When François Hollande ran for presidential office in 2012, he campaigned on a platform of great optimism. The socialist party leader sought to differentiate himself from the unpopular incumbent, Nicolas Sarkozy, declaring repeatedly during his campaign that “le changement, c’est maintenant!” (Change happens now). In some respects, M. Hollande’s words have been prophetic. In other respects, they have not.
There has been change, of course. Nicolas Sarkozy is no longer in the elysée, and François Hollande is the president of France. Gay marriage is now legal, the parti socialiste has overseen some labour market reform, and its leader has become the second French head of state to have entertained an extra-marital liaison. In the way of promised change, though, such as an economy returned to growth or a lower level of unemployment, things are much the same as they were before, if not worse. Across the French political spectrum, commentators gingerly suggest that a once-successful campaign slogan is now the President’s cross to bear.
Many people in France believe that their country is on the wrong track. Public discontentment is being fed not only by the state of the economy, but also by gathering disquiet in the face of immigration, a secular state under siege and a rising fear of religious extremism. It is a seed-bed in which fatalism and declinism in equal measure can feed on one another.
Like many of his other books, Michel Houellebecq’s new novel has caused a stir in France. Published on the same day as the Charlie Hebdo murders in Paris, the French author and provocateur’s latest title, Soumission, is a dystopian portrayal of his country’s future, which shakes at the fault-lines of French society.
Set in 2022, Soumission follows the life of François, a professor of French literature at the Sorbonne and a leading authority on the work of Joris-Karl Huysmans, a French nineteenth-century novelist. As he enters into middle age, François is fatalistic, sensing that both the passion and the intellectual curiosity which characterised his youth are now ebbing away from him. Meanwhile, France has changed. The growing Islamic population in France has found its feet in the political mainstream, and a shock second-round election contest between the Front National and the newly incumbent ’ Muslim Brotherhood’ has swept the traditional parties into political oblivion.
As the Muslim Brotherhood’s new reforms kick in, France slowly begins to change. Women no longer wear short dresses in the quartiers of Paris. François loses his lecturing job at the Sorbonne when it becomes one of the designated centres for ‘Islamic Higher Education,’ as do the rest of his non-Muslim colleagues, but as they all receive such a generous severance package they decide not to make a fuss. And anyway, why should they, when the new Muslim government has made a compelling case for a new education system which accommodates for religious diversity?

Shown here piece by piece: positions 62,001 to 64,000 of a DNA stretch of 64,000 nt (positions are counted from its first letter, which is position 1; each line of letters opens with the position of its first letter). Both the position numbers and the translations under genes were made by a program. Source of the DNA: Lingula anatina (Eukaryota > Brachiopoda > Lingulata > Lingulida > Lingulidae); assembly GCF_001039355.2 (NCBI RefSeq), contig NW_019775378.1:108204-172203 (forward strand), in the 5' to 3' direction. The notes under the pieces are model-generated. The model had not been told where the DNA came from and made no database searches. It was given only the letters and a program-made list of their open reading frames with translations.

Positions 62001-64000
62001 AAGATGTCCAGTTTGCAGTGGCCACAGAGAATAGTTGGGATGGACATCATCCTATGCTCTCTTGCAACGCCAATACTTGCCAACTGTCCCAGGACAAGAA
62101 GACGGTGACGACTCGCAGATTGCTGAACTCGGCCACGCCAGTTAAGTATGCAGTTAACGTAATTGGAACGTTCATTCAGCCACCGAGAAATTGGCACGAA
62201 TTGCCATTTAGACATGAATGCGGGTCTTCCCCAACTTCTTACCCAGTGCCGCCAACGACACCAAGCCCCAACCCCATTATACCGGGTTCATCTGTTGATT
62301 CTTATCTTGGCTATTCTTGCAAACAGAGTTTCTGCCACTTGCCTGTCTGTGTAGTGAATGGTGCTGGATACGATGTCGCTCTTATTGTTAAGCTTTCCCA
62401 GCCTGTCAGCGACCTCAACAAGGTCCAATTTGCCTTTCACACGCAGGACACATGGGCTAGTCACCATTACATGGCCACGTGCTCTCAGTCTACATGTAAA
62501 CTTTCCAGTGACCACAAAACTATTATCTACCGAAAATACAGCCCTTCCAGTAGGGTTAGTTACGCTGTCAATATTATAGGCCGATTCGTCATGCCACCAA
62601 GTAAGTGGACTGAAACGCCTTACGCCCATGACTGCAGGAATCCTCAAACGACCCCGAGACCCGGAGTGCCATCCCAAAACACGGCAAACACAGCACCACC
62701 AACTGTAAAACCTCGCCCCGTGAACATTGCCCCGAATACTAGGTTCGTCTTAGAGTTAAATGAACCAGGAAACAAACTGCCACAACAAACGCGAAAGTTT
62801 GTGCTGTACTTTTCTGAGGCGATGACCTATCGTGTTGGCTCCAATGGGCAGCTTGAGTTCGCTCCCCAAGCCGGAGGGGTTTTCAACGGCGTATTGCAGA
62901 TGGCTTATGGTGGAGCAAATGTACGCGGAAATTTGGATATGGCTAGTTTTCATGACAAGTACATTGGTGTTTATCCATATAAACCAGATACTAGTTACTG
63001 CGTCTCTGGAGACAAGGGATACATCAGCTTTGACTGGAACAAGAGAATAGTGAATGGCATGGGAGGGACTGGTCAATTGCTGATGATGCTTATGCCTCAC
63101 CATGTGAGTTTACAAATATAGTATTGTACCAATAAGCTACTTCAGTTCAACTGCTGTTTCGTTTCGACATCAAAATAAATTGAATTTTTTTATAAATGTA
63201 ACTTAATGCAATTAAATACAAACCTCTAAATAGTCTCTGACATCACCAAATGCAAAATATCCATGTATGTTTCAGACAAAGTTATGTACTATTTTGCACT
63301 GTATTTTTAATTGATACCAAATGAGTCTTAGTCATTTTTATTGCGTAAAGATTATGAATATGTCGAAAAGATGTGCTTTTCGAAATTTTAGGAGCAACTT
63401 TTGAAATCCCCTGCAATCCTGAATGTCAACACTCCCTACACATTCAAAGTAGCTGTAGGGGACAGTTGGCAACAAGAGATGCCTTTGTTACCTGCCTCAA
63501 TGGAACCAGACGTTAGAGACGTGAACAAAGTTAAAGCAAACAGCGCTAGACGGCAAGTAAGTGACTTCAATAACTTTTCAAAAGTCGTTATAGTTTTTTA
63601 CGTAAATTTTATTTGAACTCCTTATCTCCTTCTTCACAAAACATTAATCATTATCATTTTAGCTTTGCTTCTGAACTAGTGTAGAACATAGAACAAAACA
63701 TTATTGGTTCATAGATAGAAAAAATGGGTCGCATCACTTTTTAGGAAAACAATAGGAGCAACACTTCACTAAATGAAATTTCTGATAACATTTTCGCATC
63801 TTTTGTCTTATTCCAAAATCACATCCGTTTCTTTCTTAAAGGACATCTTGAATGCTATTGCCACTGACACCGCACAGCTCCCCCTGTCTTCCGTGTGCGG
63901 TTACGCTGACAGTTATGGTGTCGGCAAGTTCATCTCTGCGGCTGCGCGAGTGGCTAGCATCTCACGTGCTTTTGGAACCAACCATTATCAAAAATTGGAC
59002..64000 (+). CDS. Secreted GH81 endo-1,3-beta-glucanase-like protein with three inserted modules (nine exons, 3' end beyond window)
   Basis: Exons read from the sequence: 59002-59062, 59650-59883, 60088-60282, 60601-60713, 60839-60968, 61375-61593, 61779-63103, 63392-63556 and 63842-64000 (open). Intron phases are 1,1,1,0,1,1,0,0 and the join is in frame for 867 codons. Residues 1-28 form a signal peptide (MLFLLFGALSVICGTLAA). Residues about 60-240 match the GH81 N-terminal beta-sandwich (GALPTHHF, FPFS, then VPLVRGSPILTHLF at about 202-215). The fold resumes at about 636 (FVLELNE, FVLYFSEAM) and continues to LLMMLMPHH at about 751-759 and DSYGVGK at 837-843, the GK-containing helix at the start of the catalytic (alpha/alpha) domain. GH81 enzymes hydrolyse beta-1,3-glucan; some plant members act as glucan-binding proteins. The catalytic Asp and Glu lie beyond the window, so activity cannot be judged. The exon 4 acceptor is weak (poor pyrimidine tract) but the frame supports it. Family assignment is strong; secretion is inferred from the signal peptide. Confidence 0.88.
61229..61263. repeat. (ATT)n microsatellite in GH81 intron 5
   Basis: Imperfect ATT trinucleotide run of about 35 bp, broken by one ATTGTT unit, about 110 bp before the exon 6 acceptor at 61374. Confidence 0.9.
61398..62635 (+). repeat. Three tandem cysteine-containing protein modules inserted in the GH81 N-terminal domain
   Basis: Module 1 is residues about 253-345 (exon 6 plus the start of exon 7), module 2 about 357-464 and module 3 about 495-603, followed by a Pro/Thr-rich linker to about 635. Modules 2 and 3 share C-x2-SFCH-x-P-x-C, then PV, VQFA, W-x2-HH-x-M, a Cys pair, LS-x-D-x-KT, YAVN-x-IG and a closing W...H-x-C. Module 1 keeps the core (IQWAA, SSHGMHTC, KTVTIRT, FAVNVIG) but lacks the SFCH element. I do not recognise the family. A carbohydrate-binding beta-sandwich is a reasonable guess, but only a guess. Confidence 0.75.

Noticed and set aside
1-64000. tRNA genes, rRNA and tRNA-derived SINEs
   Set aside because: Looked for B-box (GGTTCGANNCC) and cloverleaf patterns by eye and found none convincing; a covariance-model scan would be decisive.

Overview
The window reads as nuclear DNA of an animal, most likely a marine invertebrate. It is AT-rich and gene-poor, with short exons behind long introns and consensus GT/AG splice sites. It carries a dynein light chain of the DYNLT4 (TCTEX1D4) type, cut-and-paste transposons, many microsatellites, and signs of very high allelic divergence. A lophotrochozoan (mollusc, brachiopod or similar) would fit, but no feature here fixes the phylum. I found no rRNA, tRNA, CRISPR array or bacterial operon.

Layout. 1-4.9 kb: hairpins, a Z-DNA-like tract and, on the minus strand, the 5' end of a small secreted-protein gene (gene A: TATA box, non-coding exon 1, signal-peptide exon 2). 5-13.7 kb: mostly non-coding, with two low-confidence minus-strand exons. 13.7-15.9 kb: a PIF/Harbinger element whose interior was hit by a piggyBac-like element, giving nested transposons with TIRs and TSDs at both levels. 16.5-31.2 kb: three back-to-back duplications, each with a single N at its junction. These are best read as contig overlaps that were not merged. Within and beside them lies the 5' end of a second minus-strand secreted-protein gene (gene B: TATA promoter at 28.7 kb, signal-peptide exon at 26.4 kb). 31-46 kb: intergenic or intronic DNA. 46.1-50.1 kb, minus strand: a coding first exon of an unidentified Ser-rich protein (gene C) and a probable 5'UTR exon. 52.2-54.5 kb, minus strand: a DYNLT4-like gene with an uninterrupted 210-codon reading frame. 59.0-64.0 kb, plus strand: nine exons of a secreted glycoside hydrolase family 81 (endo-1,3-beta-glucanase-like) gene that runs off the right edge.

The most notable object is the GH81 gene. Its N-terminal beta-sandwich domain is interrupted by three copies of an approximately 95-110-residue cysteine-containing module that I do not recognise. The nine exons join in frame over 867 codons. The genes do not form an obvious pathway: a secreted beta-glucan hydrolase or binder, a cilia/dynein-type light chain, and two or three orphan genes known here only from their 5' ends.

While he is interested in politics and follows the news closely, François prefers not to think too deeply about such partisan and unintellectual matters. As an academic, he spends his time pondering the issues that matter to him, like love, scholarly glory and of course, truly understanding Huysmans. Though he ultimately manages to achieve none of the above, what he does manage to attain is a great deal of satisfaction. Prostitutes, take-away sushi, and some late-afternoon wines with an apologist for Sharia law are among the many things which assuage François’s conscience, and encourage him to take life as it comes.
Houellebecq’s book is not a critique of Islam. Rather, it is a withering satire of the French intellectual in his present-day form. Since the nineteenth century, French intellectuals have acted as a powerful counterpoint to the exercise of political power. In the past, high-profile figures such as Emile Zola and Jean-Paul Sartre used their ‘intellectual’ status to denounce the French government’s abuse of power, notably during the Dreyfus Affair and the Franco-Algerian war.
However, Soumission depicts the intellectual establishment in France today as a class of morally bankrupt academics, who happily remain above the fray of politics as a quid pro quo for money and a sheltered and interesting life. For Houellebecq, the complacency shown by today’s intellectual élite is a threat to the enlightenment values of France, and risks transfiguring the country forever.
Houellebecq’s latest novel surfaces during a period of unparalleled disillusionment and social unease in France. Like other countries in Europe, the advent of the global financial crisis has seen falling trust and respect for France’s social and political élites. Many French people believe that these élites reap all the rewards when things go right, and benefit from a cushioned fall when they don’t. François Hollande, a failed president who promised change and delivered much of the same, is the symbol of a glass-tower, cross-party élite who don’t have to deal with the hardships which other people face when things go wrong.
But Hollande is only a symptom, not a problem in his own right. Michel Houellebecq’s novel highlights the growing divide between a self-interested French élite, and an increasingly alienated populace turning to popular extremist parties like the Front National, who claim to speak the language of ‘ordinary people.’ In his novel, Houellebecq reminds the French intellectual élite that it is their duty to play an active and principled role in public life, and fight for the values of the Republic. Otherwise, as the book foretells, welcoming in popular extremism will be the low-stress alternative.